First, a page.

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Experiential Education in the College Context: What it is, How it Works, and Why it Matters
Date Reviewed: March 4, 2016
Experiential Education in the College Context provides a useful introduction to both the theoretical underpinnings and the practical application of experiential education. Roberts, Associate Vice President of Academic Affairs and Director of the Center for Integrated Learning at Earlham College, writes out of his experience as a faculty member, administrator, and philosopher of education. His volume is well-equipped as a guide for leaders in higher education interested in “harnessing the power of the live encounter between students and teachers” (xi).
Roberts divides the volume into two main sections, the first covering theoretical aspects of experiential education and the second exploring its practical facets. Each section is comprised of four chapters. Chapter one introduces the reader to the current educational landscape, noting that it is not merely a time of “disruption and destabilization,” but a time of “tremendous opportunity” (18). Chapter two defines experiential education, teasing out some of its many implications through three curriculum models. In chapter three, Roberts sorts experiential education models into “four core methodologies”: active learning, community-based learning, integrative learning, and problem and project-based learning (63). Chapter four identifies models such as the seat paradigm and the teacher as expert paradigm that educators should leave behind as they embrace an experiential approach. In chapters five through eight, Roberts shifts to the practical application of the theoretical principles discussed in the first half of the book. Chapter five considers design, chapter six facilitation, chapter seven assessment, and chapter eight the integration of experiential education in the college classroom and across the campus. Finally, the Afterword places experiential education in the wider world of the academy, and an Appendix offers a reference list for a variety of experiential education programs.
My one critique – and it is a small one – of Roberts’s work is that he quotes too many secondary scholars at length. Block quotes fill the pages and definitions abound. The volume would have been infinitely more accessible had he compiled the many definitions in a glossary in the back of the volume and confined his extensive dialogue with other scholars to the footnotes. Still, Roberts’s volume provides rich descriptions of the variety of practices that fit under the experiential education umbrella and offers useful examples for incorporating these models in the classroom. In short, the text offers a fine introductory resource.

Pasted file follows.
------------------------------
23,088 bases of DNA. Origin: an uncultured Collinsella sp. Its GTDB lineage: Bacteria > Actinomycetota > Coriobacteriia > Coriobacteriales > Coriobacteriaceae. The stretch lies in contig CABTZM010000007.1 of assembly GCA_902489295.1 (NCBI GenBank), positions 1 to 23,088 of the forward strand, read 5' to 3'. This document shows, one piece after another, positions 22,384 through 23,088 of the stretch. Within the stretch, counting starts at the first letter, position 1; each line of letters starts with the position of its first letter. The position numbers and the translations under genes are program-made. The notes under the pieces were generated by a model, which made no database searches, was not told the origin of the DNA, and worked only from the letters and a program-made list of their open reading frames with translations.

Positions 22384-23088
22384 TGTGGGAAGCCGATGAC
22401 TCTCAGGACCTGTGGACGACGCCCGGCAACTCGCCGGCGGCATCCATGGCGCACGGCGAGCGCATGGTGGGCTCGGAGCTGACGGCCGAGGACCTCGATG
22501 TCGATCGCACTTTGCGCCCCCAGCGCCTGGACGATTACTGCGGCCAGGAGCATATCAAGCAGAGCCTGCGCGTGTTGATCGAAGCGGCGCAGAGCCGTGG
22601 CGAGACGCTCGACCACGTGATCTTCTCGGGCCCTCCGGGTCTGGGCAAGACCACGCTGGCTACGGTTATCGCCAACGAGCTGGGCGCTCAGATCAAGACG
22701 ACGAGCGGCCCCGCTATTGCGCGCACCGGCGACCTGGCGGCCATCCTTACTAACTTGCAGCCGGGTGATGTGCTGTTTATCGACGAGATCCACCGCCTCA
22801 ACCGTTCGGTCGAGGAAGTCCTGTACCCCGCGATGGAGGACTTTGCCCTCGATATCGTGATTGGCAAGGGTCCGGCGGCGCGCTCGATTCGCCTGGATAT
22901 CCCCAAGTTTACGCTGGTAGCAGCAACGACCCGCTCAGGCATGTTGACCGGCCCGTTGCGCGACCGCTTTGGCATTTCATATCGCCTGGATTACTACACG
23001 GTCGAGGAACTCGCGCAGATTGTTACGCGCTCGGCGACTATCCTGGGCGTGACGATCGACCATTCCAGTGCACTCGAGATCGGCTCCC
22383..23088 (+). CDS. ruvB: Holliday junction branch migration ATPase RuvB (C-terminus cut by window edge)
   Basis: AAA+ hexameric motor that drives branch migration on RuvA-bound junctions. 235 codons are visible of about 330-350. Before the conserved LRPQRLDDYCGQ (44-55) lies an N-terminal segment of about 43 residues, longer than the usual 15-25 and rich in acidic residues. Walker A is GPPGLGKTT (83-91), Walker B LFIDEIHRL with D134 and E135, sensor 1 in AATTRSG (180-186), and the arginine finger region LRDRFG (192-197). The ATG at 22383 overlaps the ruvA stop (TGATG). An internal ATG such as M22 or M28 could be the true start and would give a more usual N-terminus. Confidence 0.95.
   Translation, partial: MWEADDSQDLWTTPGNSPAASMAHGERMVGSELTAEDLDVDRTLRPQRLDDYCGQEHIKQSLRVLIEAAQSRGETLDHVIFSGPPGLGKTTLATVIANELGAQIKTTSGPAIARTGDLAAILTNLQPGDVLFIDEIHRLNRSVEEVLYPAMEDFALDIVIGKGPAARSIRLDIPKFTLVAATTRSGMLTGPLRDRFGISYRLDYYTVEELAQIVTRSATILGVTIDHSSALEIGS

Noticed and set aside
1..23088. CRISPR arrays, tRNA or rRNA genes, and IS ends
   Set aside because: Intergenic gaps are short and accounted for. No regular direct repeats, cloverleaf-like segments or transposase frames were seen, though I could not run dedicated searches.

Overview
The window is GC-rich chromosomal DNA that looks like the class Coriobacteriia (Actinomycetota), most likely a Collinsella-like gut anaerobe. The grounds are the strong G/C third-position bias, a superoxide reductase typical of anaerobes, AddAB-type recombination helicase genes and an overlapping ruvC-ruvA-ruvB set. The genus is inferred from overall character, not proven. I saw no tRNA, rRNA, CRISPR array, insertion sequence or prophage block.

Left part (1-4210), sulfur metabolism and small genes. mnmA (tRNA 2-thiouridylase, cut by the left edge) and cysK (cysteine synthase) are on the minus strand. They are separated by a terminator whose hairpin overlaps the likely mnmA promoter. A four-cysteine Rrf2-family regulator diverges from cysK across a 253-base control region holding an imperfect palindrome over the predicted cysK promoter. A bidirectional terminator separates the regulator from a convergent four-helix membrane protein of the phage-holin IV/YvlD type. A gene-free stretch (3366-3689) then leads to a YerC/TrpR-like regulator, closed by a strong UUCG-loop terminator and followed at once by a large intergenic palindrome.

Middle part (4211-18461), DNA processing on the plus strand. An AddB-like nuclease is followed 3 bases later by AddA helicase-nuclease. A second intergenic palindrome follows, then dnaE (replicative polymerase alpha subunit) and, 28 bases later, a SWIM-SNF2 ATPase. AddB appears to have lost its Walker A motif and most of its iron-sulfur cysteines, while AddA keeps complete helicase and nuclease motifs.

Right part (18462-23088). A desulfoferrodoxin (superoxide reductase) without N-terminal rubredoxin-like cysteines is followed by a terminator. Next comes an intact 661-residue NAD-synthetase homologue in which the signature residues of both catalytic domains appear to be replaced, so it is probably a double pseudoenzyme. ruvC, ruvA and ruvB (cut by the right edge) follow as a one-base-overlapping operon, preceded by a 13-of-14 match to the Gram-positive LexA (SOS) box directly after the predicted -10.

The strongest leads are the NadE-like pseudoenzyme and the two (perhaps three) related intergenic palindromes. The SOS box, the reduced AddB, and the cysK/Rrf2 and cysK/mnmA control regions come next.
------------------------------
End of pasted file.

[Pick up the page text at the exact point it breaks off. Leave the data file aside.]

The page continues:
Roberts wrote this book “for students who wish to learn more about the theoretical concepts behind the approach, for faculty who might be interested in what experiential education looks like in practice, and for administrators trying to respond programmatically and creatively to a rapidly changing landscape in higher education” (xi). While I am not convinced that many students will wade through its theoretical waters, the volume does address the needs of faculty and administrators investigating the possibilities that experiential education offers. I will carry Roberts’s image of “teachers as curators of experience” rather than “content providers” with me for a long time (81).
Unfit to Be a Slave: A Guide to Adult Education for Liberation
Date Reviewed: July 15, 2015
David Greene’s Unfit to Be a Slave sets out to address the role that education should play in society. His argument rests on the assumption that current educational opportunities are limiting or exploitive of adult working students. He says, “today, the corporations and financiers benefit from the ignorance and silence of the population. The less information and understanding people have, the more they can be misled and controlled” (71; this criticism is borne out in more detail in chapters 4 and 5). The current trend towards “job skills education” is elicited as a prime example of inadequate higher educational opportunities which serve the interests of corporations and not students. Greene argues that “the duty of an educator is to broaden the horizons of learning and challenge the limitations they [students] face” (53). Thus, for Greene, successful education arrives at the “maximal development of intellect, understanding, culture, and awareness of the world around us” (9). Further, effective education must aim to develop students as leaders, and empower them for success, rather than giving them only skills requisite for low-wage or menial employment.